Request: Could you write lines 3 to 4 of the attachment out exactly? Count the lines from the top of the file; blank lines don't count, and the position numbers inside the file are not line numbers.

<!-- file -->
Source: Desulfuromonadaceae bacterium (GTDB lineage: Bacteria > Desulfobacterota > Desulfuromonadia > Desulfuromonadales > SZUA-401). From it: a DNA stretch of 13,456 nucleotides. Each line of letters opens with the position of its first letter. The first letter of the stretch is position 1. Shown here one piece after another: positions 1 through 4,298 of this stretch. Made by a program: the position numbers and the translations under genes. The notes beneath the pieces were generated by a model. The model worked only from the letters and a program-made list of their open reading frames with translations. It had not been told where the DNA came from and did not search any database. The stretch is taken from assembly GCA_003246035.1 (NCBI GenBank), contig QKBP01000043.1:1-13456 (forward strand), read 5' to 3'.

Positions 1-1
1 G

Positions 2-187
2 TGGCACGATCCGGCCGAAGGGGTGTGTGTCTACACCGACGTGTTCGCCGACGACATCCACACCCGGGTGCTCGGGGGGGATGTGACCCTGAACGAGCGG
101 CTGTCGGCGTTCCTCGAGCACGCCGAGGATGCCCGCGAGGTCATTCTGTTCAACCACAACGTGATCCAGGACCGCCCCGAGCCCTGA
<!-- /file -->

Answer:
1 G

Positions 2-187